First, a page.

Nantes is the capital of the Loire-Atlantique department and the prefecture of the Pays de la Loire region.
With nearly 300,000 inhabitants, it is the sixth most populous commune in France (more than 600,000 with its urban community).
Erected upstream of the estuary of the Loire, Nantes was at first a medieval fortress before being chosen as capital by the dukes of Brittany who built there their castles in the fifteenth century.
But the city was also developed very early thanks to a very active commercial port.
The city was first linked to the Netherlands and the kingdoms of Spain and Portugal by the sea and the river before becoming at the end of the 17th century a starting point for trade to the Americas.
However, the peak of the port came in the eighteenth with slave trade when ships left Nantes to call in Africa where they embarked slaves for the new continent from where they returned with sugar or coffee.
The city continues to expand and gain population, and in the nineteenth, its industrialization related to the port (refineries, canneries, biscuits) is soon joined by metallurgy and shipbuilding.
The center of the city became bourgeois, but its suburbs were developed by the influx of manpower.
In the 20th century, several plans were made to beautify the city while fighting against the silting up of the Loire, and job losses in industry were offset by growth in tertiary activity.
Preserving its historical heritage, Nantes cultivates an art of living that allows it to retain its attractiveness and become also a major tourist pole, the question of its status as Brittany or not capital (culturally if not being Administratively) continuing to fuel a secular debate...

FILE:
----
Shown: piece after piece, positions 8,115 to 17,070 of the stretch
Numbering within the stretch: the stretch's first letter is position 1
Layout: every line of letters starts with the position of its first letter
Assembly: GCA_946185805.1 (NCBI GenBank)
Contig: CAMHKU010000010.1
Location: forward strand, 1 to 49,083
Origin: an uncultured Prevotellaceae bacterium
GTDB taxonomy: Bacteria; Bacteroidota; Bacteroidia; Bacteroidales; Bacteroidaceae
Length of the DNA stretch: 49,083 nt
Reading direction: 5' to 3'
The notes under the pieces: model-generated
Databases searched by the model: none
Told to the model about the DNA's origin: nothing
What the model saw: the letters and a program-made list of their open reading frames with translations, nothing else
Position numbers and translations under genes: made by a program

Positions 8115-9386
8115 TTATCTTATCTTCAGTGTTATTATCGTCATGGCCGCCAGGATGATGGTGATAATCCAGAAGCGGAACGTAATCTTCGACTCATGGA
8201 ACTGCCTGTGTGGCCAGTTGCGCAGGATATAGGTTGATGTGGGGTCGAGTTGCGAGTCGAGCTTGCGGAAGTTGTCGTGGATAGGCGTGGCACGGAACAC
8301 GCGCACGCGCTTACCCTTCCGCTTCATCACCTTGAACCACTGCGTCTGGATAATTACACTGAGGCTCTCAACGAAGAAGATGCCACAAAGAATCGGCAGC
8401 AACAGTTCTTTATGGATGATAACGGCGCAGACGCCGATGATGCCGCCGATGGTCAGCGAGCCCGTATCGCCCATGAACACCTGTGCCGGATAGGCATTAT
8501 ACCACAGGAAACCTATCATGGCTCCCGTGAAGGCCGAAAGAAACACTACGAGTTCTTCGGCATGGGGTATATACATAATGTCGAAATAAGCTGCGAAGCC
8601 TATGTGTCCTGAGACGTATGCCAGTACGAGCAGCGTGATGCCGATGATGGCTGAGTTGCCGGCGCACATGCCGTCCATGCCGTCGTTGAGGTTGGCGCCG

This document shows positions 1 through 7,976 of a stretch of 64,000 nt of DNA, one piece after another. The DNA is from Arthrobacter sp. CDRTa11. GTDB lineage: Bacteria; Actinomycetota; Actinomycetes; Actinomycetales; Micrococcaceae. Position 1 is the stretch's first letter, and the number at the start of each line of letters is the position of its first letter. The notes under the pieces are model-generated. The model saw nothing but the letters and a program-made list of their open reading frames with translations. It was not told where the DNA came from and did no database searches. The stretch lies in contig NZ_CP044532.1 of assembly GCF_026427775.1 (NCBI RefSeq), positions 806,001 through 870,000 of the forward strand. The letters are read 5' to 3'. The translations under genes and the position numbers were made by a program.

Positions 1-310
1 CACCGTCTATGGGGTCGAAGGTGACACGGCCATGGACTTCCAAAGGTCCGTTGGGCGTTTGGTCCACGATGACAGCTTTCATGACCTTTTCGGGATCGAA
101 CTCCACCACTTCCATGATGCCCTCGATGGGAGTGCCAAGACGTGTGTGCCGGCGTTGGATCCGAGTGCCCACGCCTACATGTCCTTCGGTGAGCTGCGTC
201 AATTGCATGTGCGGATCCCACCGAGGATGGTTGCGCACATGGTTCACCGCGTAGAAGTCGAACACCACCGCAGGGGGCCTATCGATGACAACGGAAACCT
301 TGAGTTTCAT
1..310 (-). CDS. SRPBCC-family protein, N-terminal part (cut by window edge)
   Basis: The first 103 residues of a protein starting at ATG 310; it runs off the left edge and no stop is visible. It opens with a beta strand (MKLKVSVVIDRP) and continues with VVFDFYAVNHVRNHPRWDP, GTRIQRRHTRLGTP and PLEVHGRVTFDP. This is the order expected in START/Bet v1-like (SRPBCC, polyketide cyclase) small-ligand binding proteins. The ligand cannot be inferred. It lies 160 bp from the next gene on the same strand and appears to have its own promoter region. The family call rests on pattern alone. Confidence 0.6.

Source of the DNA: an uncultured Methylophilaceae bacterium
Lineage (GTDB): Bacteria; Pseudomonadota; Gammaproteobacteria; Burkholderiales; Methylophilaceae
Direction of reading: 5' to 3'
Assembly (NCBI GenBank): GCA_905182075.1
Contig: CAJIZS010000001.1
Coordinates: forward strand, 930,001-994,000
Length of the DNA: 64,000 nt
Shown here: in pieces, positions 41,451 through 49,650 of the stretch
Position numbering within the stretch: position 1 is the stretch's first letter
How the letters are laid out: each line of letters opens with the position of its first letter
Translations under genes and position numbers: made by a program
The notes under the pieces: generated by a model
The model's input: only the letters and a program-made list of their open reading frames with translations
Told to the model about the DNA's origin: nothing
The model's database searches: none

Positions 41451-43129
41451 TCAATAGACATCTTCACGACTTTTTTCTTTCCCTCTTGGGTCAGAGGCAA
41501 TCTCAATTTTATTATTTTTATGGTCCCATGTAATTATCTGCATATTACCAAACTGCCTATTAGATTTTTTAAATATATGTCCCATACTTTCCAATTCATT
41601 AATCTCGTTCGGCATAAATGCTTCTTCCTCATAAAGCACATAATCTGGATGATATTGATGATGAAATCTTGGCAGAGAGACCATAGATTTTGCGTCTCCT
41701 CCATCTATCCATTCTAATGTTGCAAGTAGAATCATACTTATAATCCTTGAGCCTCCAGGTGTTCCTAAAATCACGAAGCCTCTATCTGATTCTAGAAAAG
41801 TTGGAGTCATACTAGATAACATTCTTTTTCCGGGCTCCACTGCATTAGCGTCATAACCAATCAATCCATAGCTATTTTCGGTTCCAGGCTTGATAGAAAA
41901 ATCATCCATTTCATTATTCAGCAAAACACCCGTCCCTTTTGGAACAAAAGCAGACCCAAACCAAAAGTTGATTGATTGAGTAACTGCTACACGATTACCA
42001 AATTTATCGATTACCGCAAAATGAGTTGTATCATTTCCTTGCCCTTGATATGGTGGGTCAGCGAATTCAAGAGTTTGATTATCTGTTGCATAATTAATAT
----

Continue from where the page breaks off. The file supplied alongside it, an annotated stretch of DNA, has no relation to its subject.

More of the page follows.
In its immediate vicinity, lily of the valley and white wine muscadet constitute the showcase of its soil.
Labeled City of Art of History, Nantes is discovered and can be visited by foot or by bike (376 km of cycle network on its agglomeration), or by bus and trams. Many courses have been developed, thematic or general. Information on 0892 464 044.
The castle of the Dukes of Brittany, an ancient fortress with seven towers and buildings from the 15th to the 18th century, has been preserved, including the residence built of stone called "tuffeau".
Nearby, the medieval district of Bouffay has many houses with half-timbered facades, and in the city center, dating for the most part from the 18th century, numerous buildings or remarkable places punctuate the itinerary: the theater, the place Graslin, Place Royale, Place du Commerce or Place Foch, which has a column topped by a statue of Louis XVI.
Crossed by the courses Cambronne or Saint-Pierre, these districts of the center also accommodate the palace of Justice, the purse, the prefecture. Do not forget Feydeau Island, the Nantes equivalent of Île Saint-Louis, a small town in the city...
There is finally the Brittany Tower, erected in 1976, 144 m high or the new palace of Justice, work of Jean Nouvel.
The cathedral of Saint-Pierre-et-Paul in the Gothic style, due to the Dukes of Brittany (15th) and the Saint-Nicolas basilica, inspired by neo-Gothic, dating from the 19th century, are also worth visiting, Notre-Dame de Bon Port (19th century) decorated with a dome evoking the Invalides in Paris.